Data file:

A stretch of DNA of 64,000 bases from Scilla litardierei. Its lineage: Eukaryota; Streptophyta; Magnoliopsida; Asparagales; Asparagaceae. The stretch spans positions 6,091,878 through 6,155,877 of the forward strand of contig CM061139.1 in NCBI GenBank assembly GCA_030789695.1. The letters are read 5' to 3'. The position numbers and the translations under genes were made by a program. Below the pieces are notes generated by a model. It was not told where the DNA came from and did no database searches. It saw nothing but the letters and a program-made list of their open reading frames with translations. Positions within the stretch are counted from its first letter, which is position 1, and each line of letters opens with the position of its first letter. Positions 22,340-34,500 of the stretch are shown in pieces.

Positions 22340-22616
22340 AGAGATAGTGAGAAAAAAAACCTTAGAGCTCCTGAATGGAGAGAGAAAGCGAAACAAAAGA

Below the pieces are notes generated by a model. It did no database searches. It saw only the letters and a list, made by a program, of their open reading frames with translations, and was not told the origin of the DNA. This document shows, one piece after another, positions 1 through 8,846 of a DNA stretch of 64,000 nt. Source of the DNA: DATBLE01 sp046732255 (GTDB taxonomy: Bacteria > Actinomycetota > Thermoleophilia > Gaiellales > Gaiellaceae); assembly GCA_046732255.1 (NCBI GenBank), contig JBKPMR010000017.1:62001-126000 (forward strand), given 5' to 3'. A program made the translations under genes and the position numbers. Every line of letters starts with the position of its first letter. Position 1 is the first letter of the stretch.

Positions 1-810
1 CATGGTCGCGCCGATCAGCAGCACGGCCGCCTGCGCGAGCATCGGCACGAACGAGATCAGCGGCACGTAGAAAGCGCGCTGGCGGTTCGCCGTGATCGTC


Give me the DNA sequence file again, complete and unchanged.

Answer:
A stretch of DNA of 64,000 bases from Scilla litardierei. Its lineage: Eukaryota; Streptophyta; Magnoliopsida; Asparagales; Asparagaceae. The stretch spans positions 6,091,878 through 6,155,877 of the forward strand of contig CM061139.1 in NCBI GenBank assembly GCA_030789695.1. The letters are read 5' to 3'. The position numbers and the translations under genes were made by a program. Below the pieces are notes generated by a model. It was not told where the DNA came from and did no database searches. It saw nothing but the letters and a program-made list of their open reading frames with translations. Positions within the stretch are counted from its first letter, which is position 1, and each line of letters opens with the position of its first letter. Positions 22,340-34,500 of the stretch are shown in pieces.

Positions 22340-22616
22340 AGAGATAGTGAGAAAAAAAACCTTAGAGCTCCTGAATGGAGAGAGAAAGCGAAACAAAAGA

Below the pieces are notes generated by a model. It did no database searches. It saw only the letters and a list, made by a program, of their open reading frames with translations, and was not told the origin of the DNA. This document shows, one piece after another, positions 1 through 8,846 of a DNA stretch of 64,000 nt. Source of the DNA: DATBLE01 sp046732255 (GTDB taxonomy: Bacteria > Actinomycetota > Thermoleophilia > Gaiellales > Gaiellaceae); assembly GCA_046732255.1 (NCBI GenBank), contig JBKPMR010000017.1:62001-126000 (forward strand), given 5' to 3'. A program made the translations under genes and the position numbers. Every line of letters starts with the position of its first letter. Position 1 is the first letter of the stretch.

Positions 1-810
1 CATGGTCGCGCCGATCAGCAGCACGGCCGCCTGCGCGAGCATCGGCACGAACGAGATCAGCGGCACGTAGAAAGCGCGCTGGCGGTTCGCCGTGATCGTC